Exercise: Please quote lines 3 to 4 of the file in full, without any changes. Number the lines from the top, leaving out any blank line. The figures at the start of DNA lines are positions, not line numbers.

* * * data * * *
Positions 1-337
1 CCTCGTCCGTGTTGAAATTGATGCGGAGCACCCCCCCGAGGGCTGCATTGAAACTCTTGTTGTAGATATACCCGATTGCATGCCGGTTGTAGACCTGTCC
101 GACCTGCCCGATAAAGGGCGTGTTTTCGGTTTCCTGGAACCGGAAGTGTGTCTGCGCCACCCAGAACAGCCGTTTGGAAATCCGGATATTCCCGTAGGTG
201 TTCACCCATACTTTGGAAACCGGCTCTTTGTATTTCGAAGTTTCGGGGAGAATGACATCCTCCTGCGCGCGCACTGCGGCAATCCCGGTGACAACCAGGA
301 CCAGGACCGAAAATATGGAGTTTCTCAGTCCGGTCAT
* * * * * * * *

101 GACCTGCCCGATAAAGGGCGTGTTTTCGGTTTCCTGGAACCGGAAGTGTGTCTGCGCCACCCAGAACAGCCGTTTGGAAATCCGGATATTCCCGTAGGTG
201 TTCACCCATACTTTGGAAACCGGCTCTTTGTATTTCGAAGTTTCGGGGAGAATGACATCCTCCTGCGCGCGCACTGCGGCAATCCCGGTGACAACCAGGA